“Sleeping Beauty” considered

The other day I posted in defense of several of the Disney princesses. Hey, it surprised me, too. Part of that was I’m tired of people getting so worked up, and acting as though one viewing of those movies will do terrible things to their children and give them bad ideas of what women can expect in life. I found that for the most part, these criticisms were snarky and misdirected, if not wrong, except perhaps in the case of Ariel from The Little Mermaid. 

It so happens that on a recent visit my in-laws, we went to a yard sale and picked up a bunch of Disney movies, on VHS (yes, we have VHS players still), for fifty cents each. This included movies like Sleeping BeautyBeauty and the Beast, Pocahontas and Mulan as well as Fantasia and a couple of others. The other day, I sat down with my daughter, who is five, and watched Sleeping Beauty. If I’d seen it before, I don’t remember; I may not have seen it before, not all the way through At any rate, it was like watching it for the first time and may have been the first time. My daughter was occasionally interested but more intrigued by games on the iPad.

The “lesson” from Sleeping Beauty that some critics find is that a pretty girl must do nothing but wait to be saved by a handsome stranger. But Disney’s movie has some darker undertones, and I’d say being saved by the handsome stranger is a well-deserved treat for our heroine.

As I noted before, many of these movies are set in an implied Middle Ages-ish setting, probably necessary because so few countries today have royalty that have any real power. I’ve noted that when many of these fairy tales are modernized or otherwise updated (including my own Light and the Darkness, a vampire tale inspired by Beauty and the Beast), the “princess” theme is just discarded. It’s less necessary that the woman be royalty than that she be in certain circumstances.

Back to Sleeping Beauty — can we get some sympathy for the titular character? Let’s see — the girl, Aurora, is betrothed to a boy when she is less than week old. This will no doubt cut into her future dating life. Some woman in a funny hat, pissed that she’s not invited to the baby’s coming out, curses her. When she is sixteen, the witch says, the girl will prick her finger on a spinning wheel and die. A little harsh, if you ask me, not to mention totally uncalled for. It’s not like the child had a say in the invites.

The good fairies do what they can; unable to stop the spell, one of them alters it so that instead of dying, the princess will sleep. In an effort to prevent the prophecy from being fulfilled, the King and Queen ban spinning wheels from the kingdom and burn the existing ones. (I’m assuming this means a serious increase in clothing imports; I hope this doesn’t cripple the area’s economy.) Realizing that the princess will still be visible and easily found by the witch (named Malificent; great name) for other possible bad things, the good fairies propose to take the girl into the forest and raise her themselves in hiding. Desperate and unhappy, the King and Queen agree.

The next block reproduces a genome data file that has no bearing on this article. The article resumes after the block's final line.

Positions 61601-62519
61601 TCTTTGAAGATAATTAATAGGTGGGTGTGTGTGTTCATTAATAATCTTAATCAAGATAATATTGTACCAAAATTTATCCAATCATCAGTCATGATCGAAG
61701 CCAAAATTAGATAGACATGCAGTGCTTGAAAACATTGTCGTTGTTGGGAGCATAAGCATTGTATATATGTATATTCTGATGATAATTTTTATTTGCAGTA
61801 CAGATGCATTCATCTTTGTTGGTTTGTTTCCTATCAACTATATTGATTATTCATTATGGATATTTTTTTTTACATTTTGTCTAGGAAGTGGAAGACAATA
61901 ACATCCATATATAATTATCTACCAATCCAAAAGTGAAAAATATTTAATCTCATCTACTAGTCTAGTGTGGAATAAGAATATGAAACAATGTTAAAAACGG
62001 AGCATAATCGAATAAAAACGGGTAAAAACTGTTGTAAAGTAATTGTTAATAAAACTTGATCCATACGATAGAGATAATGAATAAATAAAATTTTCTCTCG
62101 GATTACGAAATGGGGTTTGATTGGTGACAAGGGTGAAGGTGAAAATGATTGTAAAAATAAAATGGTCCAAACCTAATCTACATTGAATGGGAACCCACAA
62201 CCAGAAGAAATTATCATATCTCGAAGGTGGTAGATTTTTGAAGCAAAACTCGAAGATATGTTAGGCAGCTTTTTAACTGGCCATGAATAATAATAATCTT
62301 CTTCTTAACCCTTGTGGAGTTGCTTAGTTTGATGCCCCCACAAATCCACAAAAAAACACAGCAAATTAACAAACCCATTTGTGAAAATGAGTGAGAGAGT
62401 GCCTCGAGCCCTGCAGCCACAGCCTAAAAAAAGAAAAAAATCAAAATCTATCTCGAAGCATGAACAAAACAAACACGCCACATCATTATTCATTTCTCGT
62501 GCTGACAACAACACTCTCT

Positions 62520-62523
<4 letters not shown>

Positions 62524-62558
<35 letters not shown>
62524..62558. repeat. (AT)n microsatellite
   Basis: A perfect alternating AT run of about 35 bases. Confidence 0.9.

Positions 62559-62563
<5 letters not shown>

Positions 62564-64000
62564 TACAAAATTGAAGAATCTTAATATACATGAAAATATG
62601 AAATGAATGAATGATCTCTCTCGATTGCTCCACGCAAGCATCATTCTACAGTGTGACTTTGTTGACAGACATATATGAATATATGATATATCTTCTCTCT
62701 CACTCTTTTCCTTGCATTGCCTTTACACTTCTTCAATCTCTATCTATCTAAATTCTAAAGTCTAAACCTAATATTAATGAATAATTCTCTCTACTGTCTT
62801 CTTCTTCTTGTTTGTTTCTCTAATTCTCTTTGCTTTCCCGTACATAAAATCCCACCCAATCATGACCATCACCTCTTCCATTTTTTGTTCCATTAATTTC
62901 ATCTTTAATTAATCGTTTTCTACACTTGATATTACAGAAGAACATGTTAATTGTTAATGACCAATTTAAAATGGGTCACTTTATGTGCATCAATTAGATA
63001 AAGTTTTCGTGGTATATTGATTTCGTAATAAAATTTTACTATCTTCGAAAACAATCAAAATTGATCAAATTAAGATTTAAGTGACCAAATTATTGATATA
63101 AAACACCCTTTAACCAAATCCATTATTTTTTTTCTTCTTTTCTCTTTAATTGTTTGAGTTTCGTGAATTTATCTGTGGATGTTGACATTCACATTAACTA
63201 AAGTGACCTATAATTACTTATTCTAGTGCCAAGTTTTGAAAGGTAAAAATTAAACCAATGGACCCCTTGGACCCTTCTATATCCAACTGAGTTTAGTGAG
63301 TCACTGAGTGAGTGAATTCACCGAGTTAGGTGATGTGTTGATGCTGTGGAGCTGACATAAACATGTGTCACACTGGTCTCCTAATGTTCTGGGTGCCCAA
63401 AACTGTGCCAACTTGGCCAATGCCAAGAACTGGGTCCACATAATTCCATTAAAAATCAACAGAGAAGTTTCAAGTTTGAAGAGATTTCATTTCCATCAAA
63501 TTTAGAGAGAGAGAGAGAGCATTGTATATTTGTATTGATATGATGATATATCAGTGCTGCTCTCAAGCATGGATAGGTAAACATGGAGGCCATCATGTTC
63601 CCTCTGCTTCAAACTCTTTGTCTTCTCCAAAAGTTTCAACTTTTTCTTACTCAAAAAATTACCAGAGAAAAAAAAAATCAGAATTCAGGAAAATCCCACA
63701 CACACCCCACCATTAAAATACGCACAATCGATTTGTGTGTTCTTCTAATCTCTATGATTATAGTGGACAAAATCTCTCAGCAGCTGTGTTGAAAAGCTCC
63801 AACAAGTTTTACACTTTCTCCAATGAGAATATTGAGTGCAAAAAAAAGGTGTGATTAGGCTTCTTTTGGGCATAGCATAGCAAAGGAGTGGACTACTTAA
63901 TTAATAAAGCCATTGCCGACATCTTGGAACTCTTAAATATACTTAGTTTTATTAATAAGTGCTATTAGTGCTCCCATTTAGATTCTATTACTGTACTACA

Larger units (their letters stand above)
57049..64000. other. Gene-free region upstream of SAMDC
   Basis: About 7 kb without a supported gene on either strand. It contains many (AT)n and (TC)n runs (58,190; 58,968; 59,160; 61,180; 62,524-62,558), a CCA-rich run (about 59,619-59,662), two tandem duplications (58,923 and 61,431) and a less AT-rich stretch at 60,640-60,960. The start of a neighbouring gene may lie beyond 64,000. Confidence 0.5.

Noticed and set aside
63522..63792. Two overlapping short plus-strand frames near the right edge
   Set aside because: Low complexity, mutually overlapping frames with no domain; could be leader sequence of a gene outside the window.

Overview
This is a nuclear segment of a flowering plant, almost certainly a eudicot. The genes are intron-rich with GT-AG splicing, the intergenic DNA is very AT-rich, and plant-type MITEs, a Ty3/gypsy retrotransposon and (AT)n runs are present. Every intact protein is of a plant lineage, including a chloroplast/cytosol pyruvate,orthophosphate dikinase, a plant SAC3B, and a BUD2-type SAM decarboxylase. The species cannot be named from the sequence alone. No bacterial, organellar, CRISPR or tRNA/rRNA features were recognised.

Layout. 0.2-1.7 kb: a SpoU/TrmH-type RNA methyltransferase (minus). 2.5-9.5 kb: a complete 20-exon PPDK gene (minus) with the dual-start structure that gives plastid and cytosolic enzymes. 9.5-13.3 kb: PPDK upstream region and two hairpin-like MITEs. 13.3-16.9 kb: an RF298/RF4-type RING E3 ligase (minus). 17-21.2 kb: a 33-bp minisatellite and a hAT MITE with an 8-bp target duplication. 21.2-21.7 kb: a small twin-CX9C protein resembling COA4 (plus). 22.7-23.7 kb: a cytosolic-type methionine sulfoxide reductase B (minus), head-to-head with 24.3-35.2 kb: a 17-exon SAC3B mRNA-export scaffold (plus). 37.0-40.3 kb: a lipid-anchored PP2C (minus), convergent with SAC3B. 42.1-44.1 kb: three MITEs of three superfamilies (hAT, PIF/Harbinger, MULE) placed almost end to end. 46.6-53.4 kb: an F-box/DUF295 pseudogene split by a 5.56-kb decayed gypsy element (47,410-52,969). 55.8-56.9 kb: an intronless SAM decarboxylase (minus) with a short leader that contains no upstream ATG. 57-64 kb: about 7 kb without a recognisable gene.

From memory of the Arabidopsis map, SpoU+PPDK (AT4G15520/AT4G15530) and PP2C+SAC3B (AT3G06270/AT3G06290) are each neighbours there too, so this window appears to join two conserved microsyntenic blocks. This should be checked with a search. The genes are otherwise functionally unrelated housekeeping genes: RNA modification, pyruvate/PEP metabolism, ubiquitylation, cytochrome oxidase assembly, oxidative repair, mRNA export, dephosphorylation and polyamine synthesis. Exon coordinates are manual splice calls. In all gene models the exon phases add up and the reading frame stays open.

The fairies change their appearance, resolve not to use magic in order to keep themselves and the child secret, and go off to a cabin in the woods (but thankfully not one Joss Whedon designed). The girl, renamed Briar Rose, lives with the fairies, is quite happy in her isolated life, and just before she’s to be returned to her parents, she meets a handsome man in the forest. Neither of them know that they have found their already-betrothed (small world, indeed) and many tears are shed. Once back, she of course pricks her finger and falls asleep.

So what we have here is quite possibly the most passive heroine in Disney history. She does nothing to advance her own story, but then she can’t unless it’s accidental, since she doesn’t know her own story. Aurora has had no control over her life; she was engaged before she could focus her eyes, she was cursed by a woman with (again credit to Joss Whedon) breath-taking anger management issues, is taken into exiled and then returned with a) no time to process that her life has been a lie and b) no chance to avoid the witch’s spell.

These, to me, are far more dangerous issues for adults to take out of this movie. But the problem is of course that children don’t watch movies like adults do (thank heavens). Much subtext is lost on them, although they likely absorb more than we think. They do not see that all of Aurora’s choices have been taken from her or made for her. These are things that we should teach our children to avoid — to make sure they do not cede control over themselves to anyone — never mind the fussy clothes.

Once again, I find a lot of sympathy for Aurora and am pleased that she was found by her prince. I could digress here — who’s this putz who’s ready to throw over this established alliance for a stranger? Does he not know what happens when promises like this are broken? Did he not see the Red Wedding?!?! But I think what we need to take away from the Prince’s experience is that he fell for his princess without knowing she was one; he fell for her and not all of her trappings. So that’s a plus.

And thankfully, no one played ‘The Rains of Castamere” at the wedding ceremony. Because we all know that’s just bad news.

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One response to this post.

  1. Posted by jam on June 11, 2013 at 12:27 am

    i liked how you inserted GoT here 🙂

    Reply

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